At our recent community retreat at New Melleray, Bishop Flores of Brownsville, TX, told us of the dire poverty of those in his diocese. They did not define poverty as lack of funds, but as a “limitation of options.” (This is an interesting way to understand our vow of poverty.) We saw this limitation last Sunday when we read of Jesus’ agony over the options of whose will to do: His own or the Fathers.
By itself, the passion is a sad story about a tragic ending to a really nice, charismatic guy. But that is not all it is because it is followed by the resurrection of Jesus from the dead and the promise of our own resurrection. The resurrection is the central mystery of our Christian faith.
The first reason why the resurrection is so important is that by raising Jesus from the dead, God vindicated Jesus’ life and ministry. The early church remembered that others had claimed to be the messiah, suffered shameful deaths, and their followers disbanded. But then Jesus was not only raised, but He appeared to His disciples and instructed them! In fact, He appeared to over 500 disciples [1 Cor. 15:3-6].
Here was an abundance of witnesses who were willing to alter their way of life and even die for this man who was raised from the dead. They had nothing to gain and everything to lose by bearing witness to His resurrection. This put their understanding of Him, His life and teaching in a whole new light. As the philosopher Soren Kierkegaard once said, “Life is understood in reverse, but lived forward.”
The second reason why the resurrection was so important is that it confirmed His proclamation that the kingdom of God had made its appearance in His life and ministry. In other words, God’s rule was present in the ministry of Jesus. That’s what His preaching was about.
Tonight the key point about Jesus’ miracles, His preaching and bringing of the Kingdom is a point about us here tonight. The key is that the Christ experience is an interior experience. It is an experience of LIFE! This is the third reason why the early church found the resurrection so important. It brought about an interior experience of the power of God’s own spirit in their lives for it is through consciousness or intentionality that we shape our lives and actions. That consciousness is one of FAITH. Adam & Eve did not show it; Abraham & Sarah did, but it was sporadic after them. Jesus showed it and submitted. His faith is our model; our options are two: acceptance of Jesus as the Son of God or rejection.
In the spiritual life, “death” is the separation of a thing from its purpose or orientation. The one who runs the kingdom decides the purpose. Jesus was faithful to His. Is our own experience of dying to self and being raised to something new, and of a poverty of options that comes with a vowed life, reflective of the other two reasons for faith in the resurrection? Does it vindicate our Christian life and bring the kingdom of God near? Taken in this sense, “resurrection” and “conversion” are synonymous.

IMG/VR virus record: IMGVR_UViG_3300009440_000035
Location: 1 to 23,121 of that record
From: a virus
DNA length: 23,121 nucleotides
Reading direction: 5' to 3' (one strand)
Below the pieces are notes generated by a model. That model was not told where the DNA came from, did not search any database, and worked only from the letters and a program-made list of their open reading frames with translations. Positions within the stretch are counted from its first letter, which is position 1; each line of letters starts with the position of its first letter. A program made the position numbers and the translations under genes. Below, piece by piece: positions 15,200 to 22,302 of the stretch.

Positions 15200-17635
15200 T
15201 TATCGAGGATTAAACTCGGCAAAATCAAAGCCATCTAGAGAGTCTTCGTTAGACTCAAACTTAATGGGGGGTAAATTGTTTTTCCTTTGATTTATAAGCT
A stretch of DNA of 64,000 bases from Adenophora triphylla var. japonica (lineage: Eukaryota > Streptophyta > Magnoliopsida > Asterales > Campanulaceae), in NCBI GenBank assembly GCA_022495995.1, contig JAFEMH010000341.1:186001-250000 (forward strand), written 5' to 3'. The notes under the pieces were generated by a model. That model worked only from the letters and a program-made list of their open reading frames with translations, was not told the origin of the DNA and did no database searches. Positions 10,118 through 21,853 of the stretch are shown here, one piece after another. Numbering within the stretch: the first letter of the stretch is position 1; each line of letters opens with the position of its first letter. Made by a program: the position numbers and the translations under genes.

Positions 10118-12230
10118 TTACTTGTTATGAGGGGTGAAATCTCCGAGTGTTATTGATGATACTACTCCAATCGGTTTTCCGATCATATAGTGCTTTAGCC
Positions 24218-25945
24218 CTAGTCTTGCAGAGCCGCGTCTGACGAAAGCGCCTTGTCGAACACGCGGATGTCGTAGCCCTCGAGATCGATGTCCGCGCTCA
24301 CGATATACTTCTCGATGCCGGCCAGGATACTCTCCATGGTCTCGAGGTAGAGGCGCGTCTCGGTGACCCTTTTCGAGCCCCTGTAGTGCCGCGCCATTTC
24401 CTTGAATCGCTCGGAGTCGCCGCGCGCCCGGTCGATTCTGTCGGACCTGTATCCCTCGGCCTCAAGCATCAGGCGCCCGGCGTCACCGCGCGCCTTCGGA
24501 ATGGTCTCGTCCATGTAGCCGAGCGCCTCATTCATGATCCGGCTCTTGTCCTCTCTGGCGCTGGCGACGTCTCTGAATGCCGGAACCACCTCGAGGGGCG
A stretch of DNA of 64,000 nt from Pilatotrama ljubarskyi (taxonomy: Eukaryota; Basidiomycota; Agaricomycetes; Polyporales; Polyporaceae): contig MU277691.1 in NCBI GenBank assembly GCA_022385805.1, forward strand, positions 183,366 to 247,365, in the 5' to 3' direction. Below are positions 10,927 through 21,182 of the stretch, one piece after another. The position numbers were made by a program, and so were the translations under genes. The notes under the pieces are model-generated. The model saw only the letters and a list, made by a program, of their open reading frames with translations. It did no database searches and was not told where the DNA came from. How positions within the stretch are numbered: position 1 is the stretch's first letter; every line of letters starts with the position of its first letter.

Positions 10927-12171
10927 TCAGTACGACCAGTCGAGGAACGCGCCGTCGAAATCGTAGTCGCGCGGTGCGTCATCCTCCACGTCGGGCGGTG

The dominant kingdom before Christ came was the reign of sin. Sin was an interior experience; it was setting our hearts on pleasure and status. There are a lot of options in that. In the absence of meaning, pleasure is the only thing worth pursuing.
So we lived as though we had to make ourselves great. We forgot the covenant wherein God graciously and gratuitously made us persons of worth. But we have a profound need for someone other to notice us and recognize our achievement and virtue. Jesus came and asked the penetrating question: On which ‘other’ do I depend to be noticed and told “I like you”?
Yes, Christ came and showed us a new interior experience: it is freedom from the bondage of self! This is LIFE! This is character, or better, sanctification, determined by our free choice to live for a purpose that is eternal!
St. Luke has the Risen Christ tell His apostles that repentance, a change in our thinking, is what they are to pass on to us. Death no longer has the last word. We, like Jesus, are to be for the good of others. It’s called “LOVE.” We voluntarily limit our options.
So did Jesus. When taunted He did not refuse to save Himself because He was powerless, but because He was obedient and faithful to His mission. The essence of Christianity, then, is not the teaching of Jesus; it is His resurrection and it is faith in the God Who raised Him. God saved the savior of Israel. It is this God whom we prefer by our limited options. It is He Who looks at us and says, “I LIKE YOU!”